42 Section 2-11 Public Law (cont.) Statutory law includes laws written by the legislatures at all levels of government. They establish rules such as speed limits and the minimum age for a work permit. Click the mouse button or press the Space Bar to display the information. (pages 350–351)

43 Section 2-12 Click the mouse button or press the Space Bar to display the answer. Public Law (cont.) (pages 350–351) If a defendant claims he was a victim of an unreasonable search and seizure, what kind of case is it? Explain. It would be a constitutional law case because it involves a possible violation of the Constitutions Fourth Amendment.

44 Section 2-13 International Law International law comprises treaties, customs, and agreements among nations. Violations may be brought to the International Court of Justice, or World Court, located in The Hague, the Netherlands. Click the mouse button or press the Space Bar to display the information. (page 351)

45 Section 2-14 International Law (cont.) The United Nations established the World Court to hear disputes that nations bring against other nations. The World Court has no enforcement powers. It must rely on the willingness of the parties to accept its rulings. Click the mouse button or press the Space Bar to display the information. (page 351)

46 Section 2-15 Click the mouse button or press the Space Bar to display the answer. Would international law be involved in disputes over trade regulations? Explain. Yes, international law involves disputes between nations. The parties in a trade dispute would most likely be different nations. International Law (cont.) (page 351)

47 Section 2-16 Checking for Understanding __ 1.wrongful acts for which an injured party has the right to sue __ 2.a person or party filing a lawsuit __ 3.relatively minor offense such as vandalism or stealing inexpensive items __ 4.an individual or group being sued or charged with a crime __ 5.a serious crime such as murder, rape, kidnapping, or robbery A.plaintiff B.defendant C.felony D.misdemeanor E.torts Define Match the terms on the right with their definitions on the left. A D E B C Click the mouse button or press the Space Bar to display the answer.

48 Section 2-17 Checking for Understanding (cont.) Click the mouse button or press the Space Bar to display the answer. Contrast What is the difference between criminal and civil law? Who is the plaintiff and defendant in each case? How are the results of each type of case different? Criminal laws prevent people from harming each other. Civil laws regulate non-criminal behavior. The plaintiff brings the charges. The defendant is the party being accused. Cases tried under civil law are called lawsuits and tort actions. Criminal law offenses are called felonies and misdemeanors.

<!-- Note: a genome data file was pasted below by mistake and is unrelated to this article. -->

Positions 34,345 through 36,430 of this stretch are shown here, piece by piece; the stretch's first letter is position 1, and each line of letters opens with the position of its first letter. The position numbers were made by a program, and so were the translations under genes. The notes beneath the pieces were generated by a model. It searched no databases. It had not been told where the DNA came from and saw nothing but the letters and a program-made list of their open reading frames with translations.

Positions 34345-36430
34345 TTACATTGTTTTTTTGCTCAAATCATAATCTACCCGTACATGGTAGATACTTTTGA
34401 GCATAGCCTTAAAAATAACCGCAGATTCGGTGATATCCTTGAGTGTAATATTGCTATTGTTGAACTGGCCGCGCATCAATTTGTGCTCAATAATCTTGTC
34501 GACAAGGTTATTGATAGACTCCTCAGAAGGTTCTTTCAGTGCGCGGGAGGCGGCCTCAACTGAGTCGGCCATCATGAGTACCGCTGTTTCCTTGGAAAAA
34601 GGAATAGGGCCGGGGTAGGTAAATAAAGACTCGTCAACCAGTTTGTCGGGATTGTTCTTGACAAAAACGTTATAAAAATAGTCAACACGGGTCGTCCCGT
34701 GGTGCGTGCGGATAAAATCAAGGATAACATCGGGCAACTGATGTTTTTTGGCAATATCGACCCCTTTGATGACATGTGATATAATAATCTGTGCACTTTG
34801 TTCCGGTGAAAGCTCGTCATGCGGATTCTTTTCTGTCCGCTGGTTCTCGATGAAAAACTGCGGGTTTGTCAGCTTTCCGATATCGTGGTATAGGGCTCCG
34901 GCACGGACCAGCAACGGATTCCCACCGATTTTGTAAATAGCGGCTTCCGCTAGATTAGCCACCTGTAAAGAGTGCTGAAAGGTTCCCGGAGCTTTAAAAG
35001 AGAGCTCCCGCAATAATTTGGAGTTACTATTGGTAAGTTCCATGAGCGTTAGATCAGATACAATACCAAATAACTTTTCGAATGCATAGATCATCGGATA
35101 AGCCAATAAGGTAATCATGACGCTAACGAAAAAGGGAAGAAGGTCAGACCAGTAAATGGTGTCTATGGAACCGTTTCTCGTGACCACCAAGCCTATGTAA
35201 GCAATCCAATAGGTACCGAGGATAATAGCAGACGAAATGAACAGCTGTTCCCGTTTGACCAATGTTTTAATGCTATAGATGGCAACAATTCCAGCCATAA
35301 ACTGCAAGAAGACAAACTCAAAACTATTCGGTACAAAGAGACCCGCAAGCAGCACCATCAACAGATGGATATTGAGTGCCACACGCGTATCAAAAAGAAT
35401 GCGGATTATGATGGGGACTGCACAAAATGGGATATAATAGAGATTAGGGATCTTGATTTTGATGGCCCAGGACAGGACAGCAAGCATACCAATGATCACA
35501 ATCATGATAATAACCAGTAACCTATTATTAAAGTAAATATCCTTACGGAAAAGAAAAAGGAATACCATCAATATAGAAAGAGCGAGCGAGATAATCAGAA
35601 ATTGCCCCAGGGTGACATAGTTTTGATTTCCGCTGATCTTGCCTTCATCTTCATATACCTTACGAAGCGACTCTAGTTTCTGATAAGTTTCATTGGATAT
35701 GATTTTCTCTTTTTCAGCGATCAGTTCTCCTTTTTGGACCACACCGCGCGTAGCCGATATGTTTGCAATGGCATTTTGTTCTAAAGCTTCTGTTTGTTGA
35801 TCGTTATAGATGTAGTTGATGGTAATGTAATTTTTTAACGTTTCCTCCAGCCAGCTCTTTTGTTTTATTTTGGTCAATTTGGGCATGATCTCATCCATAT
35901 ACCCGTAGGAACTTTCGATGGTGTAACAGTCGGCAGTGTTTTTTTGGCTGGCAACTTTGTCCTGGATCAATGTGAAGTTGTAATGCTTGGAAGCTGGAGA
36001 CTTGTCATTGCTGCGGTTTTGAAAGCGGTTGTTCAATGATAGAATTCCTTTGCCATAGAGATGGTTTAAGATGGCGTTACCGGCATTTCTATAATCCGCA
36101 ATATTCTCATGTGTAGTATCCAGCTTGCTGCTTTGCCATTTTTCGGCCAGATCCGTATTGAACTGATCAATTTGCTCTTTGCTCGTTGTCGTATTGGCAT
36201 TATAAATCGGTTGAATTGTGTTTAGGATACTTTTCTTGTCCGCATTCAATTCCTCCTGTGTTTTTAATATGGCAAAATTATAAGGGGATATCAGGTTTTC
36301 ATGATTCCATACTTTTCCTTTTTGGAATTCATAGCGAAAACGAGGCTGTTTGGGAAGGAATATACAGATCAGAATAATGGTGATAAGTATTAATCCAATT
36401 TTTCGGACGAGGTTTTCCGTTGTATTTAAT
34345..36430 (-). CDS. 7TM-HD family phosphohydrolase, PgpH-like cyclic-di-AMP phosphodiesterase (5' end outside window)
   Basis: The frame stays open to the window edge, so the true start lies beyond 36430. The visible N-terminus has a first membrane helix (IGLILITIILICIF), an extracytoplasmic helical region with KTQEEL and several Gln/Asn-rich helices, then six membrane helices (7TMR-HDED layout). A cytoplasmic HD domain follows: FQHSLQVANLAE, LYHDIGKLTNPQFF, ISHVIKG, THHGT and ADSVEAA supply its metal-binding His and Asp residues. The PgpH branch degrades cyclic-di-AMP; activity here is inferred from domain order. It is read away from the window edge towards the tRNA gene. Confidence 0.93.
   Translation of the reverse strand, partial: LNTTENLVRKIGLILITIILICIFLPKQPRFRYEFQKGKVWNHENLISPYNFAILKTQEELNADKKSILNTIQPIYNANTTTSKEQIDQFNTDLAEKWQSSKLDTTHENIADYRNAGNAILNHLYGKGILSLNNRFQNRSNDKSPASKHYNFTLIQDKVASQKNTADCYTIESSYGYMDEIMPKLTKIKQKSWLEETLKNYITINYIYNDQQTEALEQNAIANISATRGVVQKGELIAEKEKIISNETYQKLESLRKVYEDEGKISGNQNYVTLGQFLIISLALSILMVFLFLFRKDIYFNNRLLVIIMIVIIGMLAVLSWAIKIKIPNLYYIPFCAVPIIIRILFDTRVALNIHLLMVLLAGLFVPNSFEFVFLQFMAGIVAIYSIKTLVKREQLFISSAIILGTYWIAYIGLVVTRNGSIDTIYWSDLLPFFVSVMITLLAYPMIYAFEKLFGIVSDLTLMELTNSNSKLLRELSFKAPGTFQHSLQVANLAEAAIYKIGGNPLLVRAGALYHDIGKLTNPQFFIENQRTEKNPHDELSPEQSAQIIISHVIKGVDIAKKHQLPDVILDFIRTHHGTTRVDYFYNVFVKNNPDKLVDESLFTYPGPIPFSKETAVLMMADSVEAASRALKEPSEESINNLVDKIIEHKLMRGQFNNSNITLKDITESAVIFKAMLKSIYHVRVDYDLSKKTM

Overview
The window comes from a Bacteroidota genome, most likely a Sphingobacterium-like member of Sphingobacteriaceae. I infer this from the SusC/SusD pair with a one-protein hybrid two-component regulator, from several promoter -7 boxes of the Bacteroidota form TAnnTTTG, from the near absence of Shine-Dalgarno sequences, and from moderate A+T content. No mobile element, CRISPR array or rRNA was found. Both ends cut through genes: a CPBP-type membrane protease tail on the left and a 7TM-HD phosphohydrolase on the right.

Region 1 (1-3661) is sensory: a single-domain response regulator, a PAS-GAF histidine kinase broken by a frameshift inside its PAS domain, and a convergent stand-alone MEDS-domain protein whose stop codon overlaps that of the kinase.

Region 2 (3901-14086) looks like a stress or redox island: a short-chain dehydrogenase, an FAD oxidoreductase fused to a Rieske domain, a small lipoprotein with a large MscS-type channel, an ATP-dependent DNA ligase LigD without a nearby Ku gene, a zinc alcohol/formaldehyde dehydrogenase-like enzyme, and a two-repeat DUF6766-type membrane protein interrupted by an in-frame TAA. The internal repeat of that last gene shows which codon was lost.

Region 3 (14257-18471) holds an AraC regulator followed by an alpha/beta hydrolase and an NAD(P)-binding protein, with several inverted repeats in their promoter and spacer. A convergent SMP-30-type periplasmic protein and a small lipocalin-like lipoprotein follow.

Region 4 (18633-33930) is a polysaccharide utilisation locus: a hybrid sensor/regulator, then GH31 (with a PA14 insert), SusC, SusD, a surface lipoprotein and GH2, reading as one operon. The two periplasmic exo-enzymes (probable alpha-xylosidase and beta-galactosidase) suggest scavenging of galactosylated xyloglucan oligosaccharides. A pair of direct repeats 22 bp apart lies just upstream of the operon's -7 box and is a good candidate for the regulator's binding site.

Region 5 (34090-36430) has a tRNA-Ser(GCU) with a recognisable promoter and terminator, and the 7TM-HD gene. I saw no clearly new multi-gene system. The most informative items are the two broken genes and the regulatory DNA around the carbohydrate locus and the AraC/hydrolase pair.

49 Section 2-18 Checking for Understanding (cont.) Click the mouse button or press the Space Bar to display the answer. Identify What does administrative law deal with? Why is administrative law considered part of public law? Administrative law is the rules that government agencies must issue to carry out their jobs. It is part of public law because an individual can charge a government agency.

50 Section 2-19 Critical Thinking Click the mouse button or press the Space Bar to display the answer. Making Judgments In the event of a dispute with another nation, do you think the United States should abide by a ruling of the World Court, or should it maintain its independence and do what it thinks is right? Answers will vary.

51 Section 2-20 Analyzing Visuals Click the mouse button or press the Space Bar to display the answer. Conclude Reexamine the photographs on page 350 of your textbook. If a Coast Guard patrol should see another nations ships violating U.S. territorial waters, what recourse can the United States take? The United States would bring the case before the International Court of Justice or World Court.

52 Section 2-21 Close Which type of laws are most important to individuals?

53 End of Section 2 Click the mouse button to return to the Contents slide.

54 Section 3-1 Guide to Reading The U.S. Constitution and the American legal system offer vital protections and rights to citizens of the United States, including those accused of a crime. stare decisis Main Idea Key Terms writ of habeas corpus bill of attainder ex post facto law due process of law search warrant double jeopardy grand jury bail Click the mouse button or press the Space Bar to display the information.